The researchers propose that the ports of Kirkenes in Norway and Vopnafjörður in Iceland may serve as major future Arctic hubs.
The construction of new infrastructure could pose a serious logistal problem, however. Icebreakers could edge ever northwards year after year carrying building material, but ironically overland Arctic transport is considerably harder in summer when maritime access is at its best.
Risk and safety
In the introduction to The Economist’s 2013 Arctic Summit, Henrik O. Madsen, group chief executive of risk management specialist DNV, suggested that in order to allow for commercial activity in the Arctic, the safety level must be equivalent to, or better than, the best performance in the industry today.
“Going into the Arctic requires something extraordinary. It is a balancing act, where risks should be managed in close cooperation between stakeholders,” he says.
“To achieve a responsible development there is also a need for improved technologies in addition to a transparent and holistic risk-based framework combined with a step-wise approach.”
Smith concurs, adding: “The development is both exciting from an economic development point of view and worrisome in terms of safety, both for the Arctic environment and for the ships themselves.”
While economic benefits of the opening up of Arctic routes to shipping are clear, what is less clear is whether the very environmental factors that caused this serendipity could be exacerbated by the increase in traffic itself.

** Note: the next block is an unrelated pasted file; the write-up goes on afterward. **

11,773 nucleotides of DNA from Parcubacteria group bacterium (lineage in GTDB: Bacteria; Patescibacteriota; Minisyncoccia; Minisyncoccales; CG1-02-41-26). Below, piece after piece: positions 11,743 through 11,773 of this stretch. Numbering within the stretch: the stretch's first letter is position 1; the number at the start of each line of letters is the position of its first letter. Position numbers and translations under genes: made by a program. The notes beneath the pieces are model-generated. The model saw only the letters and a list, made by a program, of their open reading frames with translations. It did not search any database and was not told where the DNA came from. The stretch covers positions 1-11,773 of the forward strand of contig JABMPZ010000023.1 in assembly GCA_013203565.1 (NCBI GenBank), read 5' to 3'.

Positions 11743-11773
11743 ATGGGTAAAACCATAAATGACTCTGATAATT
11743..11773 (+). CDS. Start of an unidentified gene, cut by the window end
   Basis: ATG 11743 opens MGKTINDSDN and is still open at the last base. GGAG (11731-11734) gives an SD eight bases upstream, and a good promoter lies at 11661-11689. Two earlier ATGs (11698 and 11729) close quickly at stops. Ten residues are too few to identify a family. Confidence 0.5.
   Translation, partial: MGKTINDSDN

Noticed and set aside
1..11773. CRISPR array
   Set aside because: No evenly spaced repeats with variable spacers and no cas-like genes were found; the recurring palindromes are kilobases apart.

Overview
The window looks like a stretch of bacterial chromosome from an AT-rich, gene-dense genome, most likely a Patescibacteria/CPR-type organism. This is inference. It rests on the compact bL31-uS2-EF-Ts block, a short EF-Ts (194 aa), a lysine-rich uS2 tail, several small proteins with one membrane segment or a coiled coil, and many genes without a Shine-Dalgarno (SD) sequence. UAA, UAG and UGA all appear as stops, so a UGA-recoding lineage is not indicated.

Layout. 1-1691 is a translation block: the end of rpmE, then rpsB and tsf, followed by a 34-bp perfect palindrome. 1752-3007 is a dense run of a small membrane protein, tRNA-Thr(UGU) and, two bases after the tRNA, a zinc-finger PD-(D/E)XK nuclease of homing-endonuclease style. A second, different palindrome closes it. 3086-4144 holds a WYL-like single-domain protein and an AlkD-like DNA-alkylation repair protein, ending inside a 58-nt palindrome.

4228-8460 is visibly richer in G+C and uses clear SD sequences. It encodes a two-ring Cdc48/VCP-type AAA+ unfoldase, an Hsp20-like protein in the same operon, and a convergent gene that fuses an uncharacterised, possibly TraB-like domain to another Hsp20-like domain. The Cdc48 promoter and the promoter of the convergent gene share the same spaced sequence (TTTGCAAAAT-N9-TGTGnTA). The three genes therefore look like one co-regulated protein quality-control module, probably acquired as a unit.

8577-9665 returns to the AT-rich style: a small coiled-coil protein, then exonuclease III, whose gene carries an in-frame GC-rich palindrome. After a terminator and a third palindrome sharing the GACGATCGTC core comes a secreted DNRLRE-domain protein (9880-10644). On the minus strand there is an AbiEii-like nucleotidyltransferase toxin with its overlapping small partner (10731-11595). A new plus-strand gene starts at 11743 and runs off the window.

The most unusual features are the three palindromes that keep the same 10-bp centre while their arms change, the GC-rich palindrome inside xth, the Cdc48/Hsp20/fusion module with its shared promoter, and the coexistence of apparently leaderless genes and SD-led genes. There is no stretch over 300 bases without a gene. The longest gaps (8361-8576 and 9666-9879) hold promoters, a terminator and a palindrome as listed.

Regular physical disruption of the ice sheet could exacerbate the melt already due to rising temperatures. Shipping is also one of the biggest culprits behind rising carbon emissions, and new routes would not only increase local pollution, but could also potentially elevate global carbon levels. Future projections could thus see the ice sheet receding even further.
Whatever the future holds for the Arctic region, enhanced shipping profits resulting from novel shipping routes will ensure it’s far from grim up north.
Researchers at Duke University have developed an innovative material that can dislodge bacteria from ships’ hulls by wrinkling.
Arctic sea-ice reached a new all-time low in 2012 – another milestone in pattern which has, in recent years, seen both Canada’s Northwest Passage and Russia’s Northern Sea Route (NSR) open simultaneously for the first time in recorded history.